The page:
National Assembly President Tsetska Tsacheva regards digital media, social networks and virtual information resources as an opportunity for better mutual understanding among the people of Europe
August 27, 2010
The new spreads of intercultural dialogue – the digital media and social networks, the virtual information resources and open encyclopedia systems provide an opportunity for better mutual understanding among the people of Europe. This was pointed out by the National Assembly President Tsetska Tsacheva on August 27, 2010 while opening in Varna the Meeting of Women Speakers of EU Parliaments.
The forum is held within the framework of the informal club of women speakers of EU parliaments initiated by the Speaker of the Austrian Parliament Barbara Pramer. As proposed by Tsetska Tsacheva from now on women speakers of parliaments of EU candidate countries will also be invited to take part in the initiative. This year the meeting was attended by the speakers of the National Council of the Republic of Austria Ms Barbara Pramer, of the State Assembly of Estonia Ms Ene Ergma and of the Parliament of the Republic of Iceland Ms Asta Johannesdottir. A discussion on the subject of “The New Spreads of European Intercultural Dialogue” was held during the meeting.
The President of the Bulgarian National Assembly stressed that today the processes of communication are instantaneous, the information horn of plenty is boundless while the access to cultural riches is of no precedent, in terms of scale and popularity, in the entire European history. Under these circumstances the citizens of Europe are the actors setting on their own and in the course of their daily life the new spreads of intercultural dialogue. In her words we have to be all aware of the important role the state has to play with its political instruments in mastering these new spreads.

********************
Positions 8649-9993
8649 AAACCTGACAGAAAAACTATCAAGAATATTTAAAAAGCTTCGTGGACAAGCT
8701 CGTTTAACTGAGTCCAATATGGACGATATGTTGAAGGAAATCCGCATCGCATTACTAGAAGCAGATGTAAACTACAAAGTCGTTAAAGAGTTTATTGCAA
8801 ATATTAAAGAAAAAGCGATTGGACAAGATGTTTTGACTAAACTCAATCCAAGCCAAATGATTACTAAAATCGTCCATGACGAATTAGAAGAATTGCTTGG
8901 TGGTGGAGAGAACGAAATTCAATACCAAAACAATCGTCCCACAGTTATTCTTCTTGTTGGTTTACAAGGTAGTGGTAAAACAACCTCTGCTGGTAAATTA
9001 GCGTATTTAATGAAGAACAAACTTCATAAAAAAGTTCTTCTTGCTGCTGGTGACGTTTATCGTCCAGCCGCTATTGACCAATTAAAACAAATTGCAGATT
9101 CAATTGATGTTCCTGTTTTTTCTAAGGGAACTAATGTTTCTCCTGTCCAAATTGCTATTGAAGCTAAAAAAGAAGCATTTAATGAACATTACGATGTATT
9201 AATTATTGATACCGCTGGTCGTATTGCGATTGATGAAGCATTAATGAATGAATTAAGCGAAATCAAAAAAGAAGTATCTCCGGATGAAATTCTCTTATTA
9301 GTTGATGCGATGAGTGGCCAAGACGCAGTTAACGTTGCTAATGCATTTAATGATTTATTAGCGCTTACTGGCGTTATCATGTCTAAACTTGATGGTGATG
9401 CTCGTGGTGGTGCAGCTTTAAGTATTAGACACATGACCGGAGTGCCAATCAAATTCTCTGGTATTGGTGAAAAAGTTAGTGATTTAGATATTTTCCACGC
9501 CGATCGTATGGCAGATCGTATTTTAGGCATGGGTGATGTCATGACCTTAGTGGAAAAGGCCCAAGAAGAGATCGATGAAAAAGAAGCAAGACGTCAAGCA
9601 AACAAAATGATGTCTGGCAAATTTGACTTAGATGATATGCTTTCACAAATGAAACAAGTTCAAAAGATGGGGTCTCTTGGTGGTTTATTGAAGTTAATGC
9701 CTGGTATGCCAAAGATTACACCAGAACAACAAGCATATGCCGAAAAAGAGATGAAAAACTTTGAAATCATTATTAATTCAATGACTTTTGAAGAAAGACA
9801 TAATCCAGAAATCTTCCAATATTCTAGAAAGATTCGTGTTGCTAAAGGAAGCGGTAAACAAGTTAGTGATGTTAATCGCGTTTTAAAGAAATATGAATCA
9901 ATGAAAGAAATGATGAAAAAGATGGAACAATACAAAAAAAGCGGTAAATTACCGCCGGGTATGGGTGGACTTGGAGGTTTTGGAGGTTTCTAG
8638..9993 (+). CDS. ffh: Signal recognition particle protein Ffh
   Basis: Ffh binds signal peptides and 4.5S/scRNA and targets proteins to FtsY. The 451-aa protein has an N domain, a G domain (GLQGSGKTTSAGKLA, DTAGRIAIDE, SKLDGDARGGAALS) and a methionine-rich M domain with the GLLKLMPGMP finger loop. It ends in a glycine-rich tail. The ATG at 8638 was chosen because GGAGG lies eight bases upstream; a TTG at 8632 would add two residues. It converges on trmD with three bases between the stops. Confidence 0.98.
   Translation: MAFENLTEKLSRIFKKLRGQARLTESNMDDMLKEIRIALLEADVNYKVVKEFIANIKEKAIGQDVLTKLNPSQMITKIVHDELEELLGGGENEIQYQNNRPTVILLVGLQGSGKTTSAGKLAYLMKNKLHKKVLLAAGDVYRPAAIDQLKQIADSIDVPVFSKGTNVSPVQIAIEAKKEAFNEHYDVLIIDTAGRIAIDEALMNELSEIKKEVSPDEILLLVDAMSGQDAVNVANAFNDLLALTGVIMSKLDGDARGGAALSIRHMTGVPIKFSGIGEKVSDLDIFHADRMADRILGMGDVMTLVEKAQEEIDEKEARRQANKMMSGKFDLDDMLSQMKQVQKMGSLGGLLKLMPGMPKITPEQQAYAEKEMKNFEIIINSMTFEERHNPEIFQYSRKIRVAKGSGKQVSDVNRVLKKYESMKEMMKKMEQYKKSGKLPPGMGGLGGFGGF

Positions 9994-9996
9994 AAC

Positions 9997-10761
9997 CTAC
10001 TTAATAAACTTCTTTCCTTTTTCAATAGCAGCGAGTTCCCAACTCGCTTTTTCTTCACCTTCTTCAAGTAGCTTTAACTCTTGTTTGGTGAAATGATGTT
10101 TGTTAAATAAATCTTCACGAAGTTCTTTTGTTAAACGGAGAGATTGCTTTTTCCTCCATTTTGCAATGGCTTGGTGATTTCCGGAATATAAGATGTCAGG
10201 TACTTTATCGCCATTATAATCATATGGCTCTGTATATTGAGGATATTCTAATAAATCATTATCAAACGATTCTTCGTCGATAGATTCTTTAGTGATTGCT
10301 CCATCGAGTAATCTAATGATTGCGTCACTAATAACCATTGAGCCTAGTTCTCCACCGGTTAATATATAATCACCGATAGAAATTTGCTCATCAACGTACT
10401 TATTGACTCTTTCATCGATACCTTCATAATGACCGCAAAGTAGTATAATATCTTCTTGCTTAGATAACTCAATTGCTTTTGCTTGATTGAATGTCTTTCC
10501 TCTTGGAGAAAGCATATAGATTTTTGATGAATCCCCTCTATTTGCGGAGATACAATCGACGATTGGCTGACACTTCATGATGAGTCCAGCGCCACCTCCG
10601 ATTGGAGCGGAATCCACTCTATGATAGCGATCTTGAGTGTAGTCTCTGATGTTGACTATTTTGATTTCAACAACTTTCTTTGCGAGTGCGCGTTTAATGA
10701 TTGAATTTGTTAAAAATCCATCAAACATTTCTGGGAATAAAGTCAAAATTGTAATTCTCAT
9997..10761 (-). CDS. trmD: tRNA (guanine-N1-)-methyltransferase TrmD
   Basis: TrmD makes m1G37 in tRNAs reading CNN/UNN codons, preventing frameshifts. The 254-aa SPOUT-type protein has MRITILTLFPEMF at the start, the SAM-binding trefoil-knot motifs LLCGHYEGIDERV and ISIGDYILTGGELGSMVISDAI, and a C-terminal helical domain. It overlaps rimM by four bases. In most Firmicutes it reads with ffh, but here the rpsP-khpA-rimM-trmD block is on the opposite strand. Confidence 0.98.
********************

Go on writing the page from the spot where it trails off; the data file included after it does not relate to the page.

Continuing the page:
Let us figure out how easily the problem with contradictory interpretations of our common history could be solved today when the young people avail of free access to numerous educational resources such as open encyclopedia, on-line education systems and specialized social nets, Tsacheva went on to say. According to her in this environment they inevitably encounter a variety of viewpoints and by putting those together they could shape opinions of their own regardless of the assertions contained in the history books. This situation clearly represents an opportunity for better mutual understanding among the people of Europe as well as a chance for overcoming prejudices and sending the phantoms of the past to the museum. But it is also a huge challenge to the role that European states could play through their educational policies in preparing young people for their encounter with different viewpoints in the Internet, in teaching them make informed choices when shaping positions and learn to value diversity of opinions as a true wealth.
The intercultural dialogue today comes forth spontaneously without mediators or limitations set by past hostilities and deficiencies. It is our duty to safeguard this spontaneity and to support the noble and sublime in this dialogue because it is part of the individual prosperity and self-esteem of every single European, said the President of the National Assembly Tsetska Tsacheva.